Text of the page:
John Chiverton

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Tomographic biomedical images are commonly affected by an imaging artefact known as the partial volume (PV) effect. The PV effect produces voxels composed of a mixture of tissues in anatomical magnetic resonance imaging (MRI) data resulting in a continuity of these tissue classes. Anatomical MRI data typically consist of a number of contiguous regions of(More)
This paper describes a novel automatic statistical morphology skull stripper (SMSS) that uniquely exploits a statistical self-similarity measure and a 2-D brain mask to delineate the brain. The result of applying SMSS to 20 MRI data set volumes, including scans of both adult and infant subjects is also described. Quantitative performance assessment was(More)
A new fully automatic object tracking and segmentation framework is proposed. The framework consists of a motion-based bootstrapping algorithm concurrent to a shape-based active contour. The shape-based active contour uses finite shape memory that is automatically and continuously built from both the bootstrap process and the active-contour object tracker.(More)
An active contour based tracking framework is described that generates and integrates dynamic shape information without having to learn a priori shape constraints. This dynamic shape information is combined with dynamic pho-tometric foreground model matching and background mismatching. Boundary based optical flow is also used to estimate the location of the(More)
We are interested in segmentation and tracking using high-level shape information, particularly for objects that undergo arbitrary and smooth deformations , but without the a priori learning of shape constraints. We introduce a shape based level set active contour framework that learns shape information on-line, simultaneously combining the newly learnt(More)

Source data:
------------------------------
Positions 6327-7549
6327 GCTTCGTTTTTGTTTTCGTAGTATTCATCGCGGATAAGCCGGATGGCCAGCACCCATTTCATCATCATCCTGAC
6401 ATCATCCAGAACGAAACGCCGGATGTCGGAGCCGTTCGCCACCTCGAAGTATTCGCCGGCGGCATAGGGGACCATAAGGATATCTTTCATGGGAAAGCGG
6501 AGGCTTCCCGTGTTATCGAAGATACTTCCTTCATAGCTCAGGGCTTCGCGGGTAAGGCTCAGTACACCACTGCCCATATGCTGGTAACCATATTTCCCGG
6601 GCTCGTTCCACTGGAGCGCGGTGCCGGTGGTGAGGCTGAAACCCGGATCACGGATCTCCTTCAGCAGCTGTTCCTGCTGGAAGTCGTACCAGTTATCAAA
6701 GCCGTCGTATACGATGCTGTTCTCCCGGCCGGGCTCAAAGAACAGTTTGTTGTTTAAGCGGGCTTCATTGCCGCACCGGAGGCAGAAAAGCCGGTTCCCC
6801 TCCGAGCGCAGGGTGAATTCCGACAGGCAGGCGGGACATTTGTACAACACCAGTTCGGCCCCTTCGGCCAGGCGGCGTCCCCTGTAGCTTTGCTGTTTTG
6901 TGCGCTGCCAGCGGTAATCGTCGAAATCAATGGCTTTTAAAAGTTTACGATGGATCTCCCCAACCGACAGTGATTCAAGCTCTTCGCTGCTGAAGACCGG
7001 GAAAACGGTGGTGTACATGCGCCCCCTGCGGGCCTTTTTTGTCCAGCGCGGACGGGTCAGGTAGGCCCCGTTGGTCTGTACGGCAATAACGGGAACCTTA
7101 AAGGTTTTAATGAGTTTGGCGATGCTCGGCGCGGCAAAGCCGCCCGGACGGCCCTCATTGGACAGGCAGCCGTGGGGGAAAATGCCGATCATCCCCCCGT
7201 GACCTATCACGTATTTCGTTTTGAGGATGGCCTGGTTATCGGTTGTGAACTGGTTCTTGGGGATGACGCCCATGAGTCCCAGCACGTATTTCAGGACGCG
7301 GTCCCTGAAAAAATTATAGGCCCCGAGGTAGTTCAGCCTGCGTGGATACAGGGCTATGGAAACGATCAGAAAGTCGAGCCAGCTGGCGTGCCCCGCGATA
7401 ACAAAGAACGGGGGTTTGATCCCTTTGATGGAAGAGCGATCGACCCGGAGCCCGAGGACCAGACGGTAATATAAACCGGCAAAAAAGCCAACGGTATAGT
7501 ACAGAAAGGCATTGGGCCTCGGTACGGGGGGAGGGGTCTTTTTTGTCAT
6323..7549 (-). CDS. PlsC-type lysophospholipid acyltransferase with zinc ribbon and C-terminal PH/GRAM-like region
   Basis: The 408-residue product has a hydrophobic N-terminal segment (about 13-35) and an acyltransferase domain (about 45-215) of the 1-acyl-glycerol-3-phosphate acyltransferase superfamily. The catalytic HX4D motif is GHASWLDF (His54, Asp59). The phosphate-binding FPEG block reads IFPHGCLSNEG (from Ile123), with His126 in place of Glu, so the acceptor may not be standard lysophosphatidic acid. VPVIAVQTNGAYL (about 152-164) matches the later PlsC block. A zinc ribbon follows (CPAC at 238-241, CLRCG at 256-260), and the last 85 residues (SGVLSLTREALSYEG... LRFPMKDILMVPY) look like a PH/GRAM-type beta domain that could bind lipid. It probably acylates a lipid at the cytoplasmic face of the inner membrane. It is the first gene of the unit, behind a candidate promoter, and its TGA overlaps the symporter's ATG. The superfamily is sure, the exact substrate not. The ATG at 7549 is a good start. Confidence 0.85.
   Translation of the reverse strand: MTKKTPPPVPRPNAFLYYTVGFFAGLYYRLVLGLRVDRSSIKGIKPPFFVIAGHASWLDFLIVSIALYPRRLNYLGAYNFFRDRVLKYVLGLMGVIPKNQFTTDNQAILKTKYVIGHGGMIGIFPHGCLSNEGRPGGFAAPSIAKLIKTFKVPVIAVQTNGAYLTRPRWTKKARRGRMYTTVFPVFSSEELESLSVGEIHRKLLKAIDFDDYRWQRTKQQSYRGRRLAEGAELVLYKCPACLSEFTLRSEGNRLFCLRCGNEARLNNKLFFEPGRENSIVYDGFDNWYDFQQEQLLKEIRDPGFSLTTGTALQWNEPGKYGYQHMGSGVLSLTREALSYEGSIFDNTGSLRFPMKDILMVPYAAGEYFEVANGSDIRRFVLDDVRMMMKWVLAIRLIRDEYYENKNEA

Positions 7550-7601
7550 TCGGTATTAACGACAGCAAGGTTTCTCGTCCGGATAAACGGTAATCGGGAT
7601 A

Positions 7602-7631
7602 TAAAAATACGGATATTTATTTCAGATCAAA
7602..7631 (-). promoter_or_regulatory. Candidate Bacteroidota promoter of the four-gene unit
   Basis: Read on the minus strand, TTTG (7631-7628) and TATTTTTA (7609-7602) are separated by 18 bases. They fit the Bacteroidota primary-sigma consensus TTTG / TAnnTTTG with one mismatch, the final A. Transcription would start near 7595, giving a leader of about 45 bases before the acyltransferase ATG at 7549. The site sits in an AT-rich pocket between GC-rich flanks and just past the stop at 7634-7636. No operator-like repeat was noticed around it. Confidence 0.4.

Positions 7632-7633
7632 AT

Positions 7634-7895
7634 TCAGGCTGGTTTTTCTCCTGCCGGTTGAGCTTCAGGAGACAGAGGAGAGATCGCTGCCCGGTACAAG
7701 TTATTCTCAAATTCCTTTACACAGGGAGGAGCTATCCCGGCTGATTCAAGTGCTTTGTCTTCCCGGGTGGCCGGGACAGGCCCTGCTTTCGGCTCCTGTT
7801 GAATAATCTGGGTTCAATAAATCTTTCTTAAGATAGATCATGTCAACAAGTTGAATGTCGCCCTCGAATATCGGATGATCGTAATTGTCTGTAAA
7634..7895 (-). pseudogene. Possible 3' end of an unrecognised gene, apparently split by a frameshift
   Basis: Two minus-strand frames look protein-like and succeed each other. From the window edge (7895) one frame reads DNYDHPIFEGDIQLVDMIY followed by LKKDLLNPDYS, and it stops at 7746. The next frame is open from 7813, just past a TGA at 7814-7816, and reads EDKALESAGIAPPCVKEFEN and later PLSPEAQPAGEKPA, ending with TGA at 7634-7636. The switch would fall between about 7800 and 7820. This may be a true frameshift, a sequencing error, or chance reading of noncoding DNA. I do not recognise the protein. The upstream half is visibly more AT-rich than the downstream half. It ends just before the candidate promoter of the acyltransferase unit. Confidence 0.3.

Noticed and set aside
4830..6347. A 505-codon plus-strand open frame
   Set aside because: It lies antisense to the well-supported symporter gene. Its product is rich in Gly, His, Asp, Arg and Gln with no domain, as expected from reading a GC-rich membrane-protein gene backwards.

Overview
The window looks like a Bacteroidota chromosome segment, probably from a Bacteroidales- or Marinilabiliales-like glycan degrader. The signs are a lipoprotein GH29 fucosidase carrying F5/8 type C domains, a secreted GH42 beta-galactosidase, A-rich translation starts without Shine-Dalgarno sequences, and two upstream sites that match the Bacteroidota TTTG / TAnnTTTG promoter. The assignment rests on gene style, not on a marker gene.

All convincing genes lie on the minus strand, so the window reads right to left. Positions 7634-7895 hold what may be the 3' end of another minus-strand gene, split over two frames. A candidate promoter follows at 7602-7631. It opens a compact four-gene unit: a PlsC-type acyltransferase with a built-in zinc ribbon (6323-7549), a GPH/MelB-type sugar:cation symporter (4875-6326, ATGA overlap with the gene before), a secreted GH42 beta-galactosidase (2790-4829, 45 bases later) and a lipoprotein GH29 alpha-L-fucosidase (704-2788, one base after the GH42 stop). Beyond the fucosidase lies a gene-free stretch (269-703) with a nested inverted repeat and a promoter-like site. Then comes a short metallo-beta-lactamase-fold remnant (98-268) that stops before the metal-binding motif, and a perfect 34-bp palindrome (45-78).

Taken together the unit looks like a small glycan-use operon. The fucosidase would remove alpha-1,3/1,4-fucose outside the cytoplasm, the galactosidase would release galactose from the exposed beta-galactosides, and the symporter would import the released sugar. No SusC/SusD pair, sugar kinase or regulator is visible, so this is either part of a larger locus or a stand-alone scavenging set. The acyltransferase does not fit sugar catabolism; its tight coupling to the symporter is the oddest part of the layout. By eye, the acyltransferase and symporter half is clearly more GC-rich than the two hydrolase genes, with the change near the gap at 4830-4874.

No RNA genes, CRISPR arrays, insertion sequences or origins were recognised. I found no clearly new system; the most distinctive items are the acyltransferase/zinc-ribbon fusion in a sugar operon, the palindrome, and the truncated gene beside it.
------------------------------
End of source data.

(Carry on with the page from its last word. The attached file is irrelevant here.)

Accurate automatic segmentation of anatomical structures is usually considered a difficult problem to solve because of anatomical variability and varying imaging conditions. A prior description of the shape of the anatomical structure to be segmented can reduce the ambiguity associated with the segmentation task. However this prior information has to be(More)
—Accurate classification of signals composed of two or more classification classes (e.g., biomedical imaging data with pathological structures) might utilize a density that takes account of the signal acquisition process. A new density based on a Gaussian point spread function (PSF) and another utilizing a phenomenological observation known as Benford's Law(More)